22 March 2010

For more on "COIN Games"...

Captain Tim Hsia, a frequent contributor to Small Wars Journal, echoed some of my sentiments on military combat simulations in an article in the NY Times blog. Check it out.

(H/T TCC Feed on Twitter)
Despite the usefulness associated with virtual training, everyone in the military knows that there is no replacement for real training. Commanders frequently say that units have to “train as you fight.” Additionally, virtual reality cannot mimic the Murphy’s Law associated with even simple tasks such as starting and maintaining a vehicle, or ensuring that one has good communications with higher headquarters. Nonetheless, scenarios conducted in virtual reality have their allure because they can be good for the military’s budget. No real jet fuel, ammunition or equipment is consumed. Moreover, there are some lessons that can be imparted in virtual reality that pay dividends in reality. For example, pilots in training are often required to spend hours in virtual scenarios in order to become accustomed to flight controls. For this reason, most of the cutting-edge virtual reality technology is in training pilots.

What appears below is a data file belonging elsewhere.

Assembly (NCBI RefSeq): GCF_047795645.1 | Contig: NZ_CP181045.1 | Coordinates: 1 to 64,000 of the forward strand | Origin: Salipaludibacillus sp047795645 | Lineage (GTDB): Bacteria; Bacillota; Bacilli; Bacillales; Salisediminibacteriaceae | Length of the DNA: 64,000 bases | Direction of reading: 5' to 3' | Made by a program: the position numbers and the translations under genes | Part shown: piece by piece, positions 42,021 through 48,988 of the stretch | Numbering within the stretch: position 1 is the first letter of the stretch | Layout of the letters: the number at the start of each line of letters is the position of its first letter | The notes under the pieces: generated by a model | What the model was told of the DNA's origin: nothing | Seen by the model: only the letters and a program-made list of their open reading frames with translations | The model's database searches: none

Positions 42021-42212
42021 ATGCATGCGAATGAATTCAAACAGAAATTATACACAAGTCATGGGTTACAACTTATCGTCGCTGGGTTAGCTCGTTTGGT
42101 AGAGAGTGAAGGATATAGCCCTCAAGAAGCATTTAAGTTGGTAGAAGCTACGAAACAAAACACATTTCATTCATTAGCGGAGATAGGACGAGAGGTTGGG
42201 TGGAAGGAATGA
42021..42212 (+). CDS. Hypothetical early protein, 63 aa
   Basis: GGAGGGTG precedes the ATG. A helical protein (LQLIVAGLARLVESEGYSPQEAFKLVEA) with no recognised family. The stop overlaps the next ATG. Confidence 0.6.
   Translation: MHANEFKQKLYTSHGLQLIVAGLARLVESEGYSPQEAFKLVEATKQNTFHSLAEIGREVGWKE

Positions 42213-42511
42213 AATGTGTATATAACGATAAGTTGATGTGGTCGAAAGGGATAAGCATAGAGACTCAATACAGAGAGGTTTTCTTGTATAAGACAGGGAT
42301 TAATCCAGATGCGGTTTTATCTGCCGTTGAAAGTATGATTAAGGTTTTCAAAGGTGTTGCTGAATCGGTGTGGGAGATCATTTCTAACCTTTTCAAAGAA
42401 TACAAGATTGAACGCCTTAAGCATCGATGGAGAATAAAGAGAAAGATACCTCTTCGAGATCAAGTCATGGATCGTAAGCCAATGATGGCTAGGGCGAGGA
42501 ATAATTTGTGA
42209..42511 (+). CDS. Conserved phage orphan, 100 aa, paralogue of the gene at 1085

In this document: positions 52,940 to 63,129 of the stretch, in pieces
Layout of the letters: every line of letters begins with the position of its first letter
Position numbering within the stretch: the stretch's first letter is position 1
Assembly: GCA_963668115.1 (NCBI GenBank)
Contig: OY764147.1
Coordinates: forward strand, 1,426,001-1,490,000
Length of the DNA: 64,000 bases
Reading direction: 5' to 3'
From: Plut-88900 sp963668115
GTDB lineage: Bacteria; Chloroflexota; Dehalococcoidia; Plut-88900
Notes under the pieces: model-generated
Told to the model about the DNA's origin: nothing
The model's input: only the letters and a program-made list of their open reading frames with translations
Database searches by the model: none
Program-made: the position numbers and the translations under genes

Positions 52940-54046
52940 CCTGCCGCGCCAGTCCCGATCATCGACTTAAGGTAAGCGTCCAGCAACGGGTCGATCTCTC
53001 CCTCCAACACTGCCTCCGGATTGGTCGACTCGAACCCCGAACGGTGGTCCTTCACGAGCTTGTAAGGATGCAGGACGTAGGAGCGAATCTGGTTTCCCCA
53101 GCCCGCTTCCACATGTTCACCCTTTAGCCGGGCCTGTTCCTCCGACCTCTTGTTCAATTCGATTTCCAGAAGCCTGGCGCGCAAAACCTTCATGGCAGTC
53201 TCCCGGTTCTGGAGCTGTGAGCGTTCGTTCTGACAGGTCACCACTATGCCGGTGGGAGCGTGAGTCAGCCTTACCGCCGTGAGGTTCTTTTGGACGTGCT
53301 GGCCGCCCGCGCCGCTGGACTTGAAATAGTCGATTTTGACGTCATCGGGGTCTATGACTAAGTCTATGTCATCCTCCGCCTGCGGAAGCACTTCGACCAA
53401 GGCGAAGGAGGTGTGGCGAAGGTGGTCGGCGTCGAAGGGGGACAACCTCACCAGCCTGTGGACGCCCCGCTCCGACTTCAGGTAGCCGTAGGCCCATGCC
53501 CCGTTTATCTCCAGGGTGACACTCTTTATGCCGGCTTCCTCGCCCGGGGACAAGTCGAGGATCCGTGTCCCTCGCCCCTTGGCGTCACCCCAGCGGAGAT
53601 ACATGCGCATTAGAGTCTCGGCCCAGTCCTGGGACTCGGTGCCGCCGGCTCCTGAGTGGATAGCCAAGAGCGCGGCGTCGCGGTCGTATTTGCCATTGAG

Video games are being used by the military not just to recruit and train soldiers for conventional skills, but also to help soldiers to learn cultural sensitivity and to help soldiers with post-traumatic stress disorder.

Virtual reality is used not just at the tactical level but also at the strategic level. In 2002 the military ran an exercise, Millennium Challenge, which involved both virtual reality and live exercises. This blend of reality and video game sought to simulate the United States fighting a Middle East adversary, presumably Saddam Hussein’s Iraq. As chronicled in Malcolm Gladwell’s “Blink,” the exercise was halted and the rules of the game altered in order to favor the United States military. Most likely, the $250 million exercise was used as a study for an actual war.

1 comment:

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Reach 364